http://boxrec.com/list_bouts.php?hum...9974&cat=boxer

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    Re: R.I.P. - Jimmy Bivins

    What an amazing part of boxing history Jimmy was, a one in a million athlete. R.I.P. Mr. Bivins.

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    Re: R.I.P. - Jimmy Bivins

    another Great, not always first noted as such, but a great like so many of them who are now appreciated.

    enjoy your heavenly crown champ and the company of hero's and legends. God Bless & Keep you.

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    Re: R.I.P. - Jimmy Bivins

    Jimmy Bivins Obit
    By Grant SegallThe Plain Dealer

    Jimmy Bivins, Cleveland's iron-tough boxer who whipped eight world champions in his youth and, decades later, survived after nearly starving in his family's filthy attic, died this morning, July 4, at McGregor Home. He was 92.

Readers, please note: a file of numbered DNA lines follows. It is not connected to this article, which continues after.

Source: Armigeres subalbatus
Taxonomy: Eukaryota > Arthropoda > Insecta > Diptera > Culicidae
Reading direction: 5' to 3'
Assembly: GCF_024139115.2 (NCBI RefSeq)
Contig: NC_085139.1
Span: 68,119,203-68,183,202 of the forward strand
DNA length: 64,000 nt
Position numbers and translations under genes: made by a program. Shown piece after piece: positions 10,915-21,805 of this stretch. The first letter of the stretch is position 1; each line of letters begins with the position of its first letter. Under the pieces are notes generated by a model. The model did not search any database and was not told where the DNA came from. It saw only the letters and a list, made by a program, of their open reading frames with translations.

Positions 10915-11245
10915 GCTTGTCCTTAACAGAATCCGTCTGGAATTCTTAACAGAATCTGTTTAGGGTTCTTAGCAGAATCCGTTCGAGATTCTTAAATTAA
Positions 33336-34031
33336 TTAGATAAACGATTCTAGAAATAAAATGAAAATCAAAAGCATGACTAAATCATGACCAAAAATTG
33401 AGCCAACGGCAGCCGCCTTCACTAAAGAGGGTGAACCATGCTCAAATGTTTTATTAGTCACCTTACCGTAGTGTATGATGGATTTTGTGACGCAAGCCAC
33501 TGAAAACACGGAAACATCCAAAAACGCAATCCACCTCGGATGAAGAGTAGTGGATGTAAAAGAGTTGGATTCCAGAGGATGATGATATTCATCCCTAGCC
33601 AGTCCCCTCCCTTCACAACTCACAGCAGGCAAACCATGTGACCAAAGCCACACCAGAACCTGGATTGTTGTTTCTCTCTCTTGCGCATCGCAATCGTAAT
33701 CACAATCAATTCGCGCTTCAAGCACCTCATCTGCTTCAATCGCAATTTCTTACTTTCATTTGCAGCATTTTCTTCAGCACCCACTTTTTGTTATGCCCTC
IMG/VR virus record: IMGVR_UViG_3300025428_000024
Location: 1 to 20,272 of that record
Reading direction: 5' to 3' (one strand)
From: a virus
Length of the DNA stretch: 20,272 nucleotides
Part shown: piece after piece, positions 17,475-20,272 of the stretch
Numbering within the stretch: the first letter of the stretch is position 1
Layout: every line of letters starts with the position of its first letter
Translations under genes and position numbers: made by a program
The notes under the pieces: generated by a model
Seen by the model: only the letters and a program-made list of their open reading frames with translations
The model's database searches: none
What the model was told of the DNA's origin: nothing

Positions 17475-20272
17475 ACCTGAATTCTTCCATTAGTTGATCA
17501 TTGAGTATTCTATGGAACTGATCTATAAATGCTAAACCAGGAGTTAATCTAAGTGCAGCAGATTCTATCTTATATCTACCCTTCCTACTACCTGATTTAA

During his boxing career -- which spanned the 1940s and 1950s -- Bivins' powerful left jab and equally mighty bravado made him a star whom boxing fans across the country loved to hate.
    Yet in retirement, while driving a bakery truck around Cleveland and coaching local kids, many grew to love the grizzled fighter for his gentle and generous ways.
    "He was one of the last of the blue-collar workers in boxing," Gene Glen, president of the Lake Erie Assocation of USA Boxing, said Wednesday. "He worked an eight-hour shift and came to the gym and worked out. He was an outstanding person, always fun to be around, always looking out to assist other people."
    Gary Horvath, a local boxing champion and coach, said, "Jimmy pulled out all the stops for you."
    Bivins was born in Dry Branch, Ga., in 1919, and his family moved north to Cleveland three years later.
    It was clear from the start that Bivins was smart, cocky and confrontational.
    When he was an honor student at Central High School, he taunted classmates, holding up his grade-A homework, asking if they could do better.
    Angry kids chased him home every day until the afternoon Bivins grew weary. He stood and fought. Bivins beat a boy who turned out to be a Golden Gloves champ.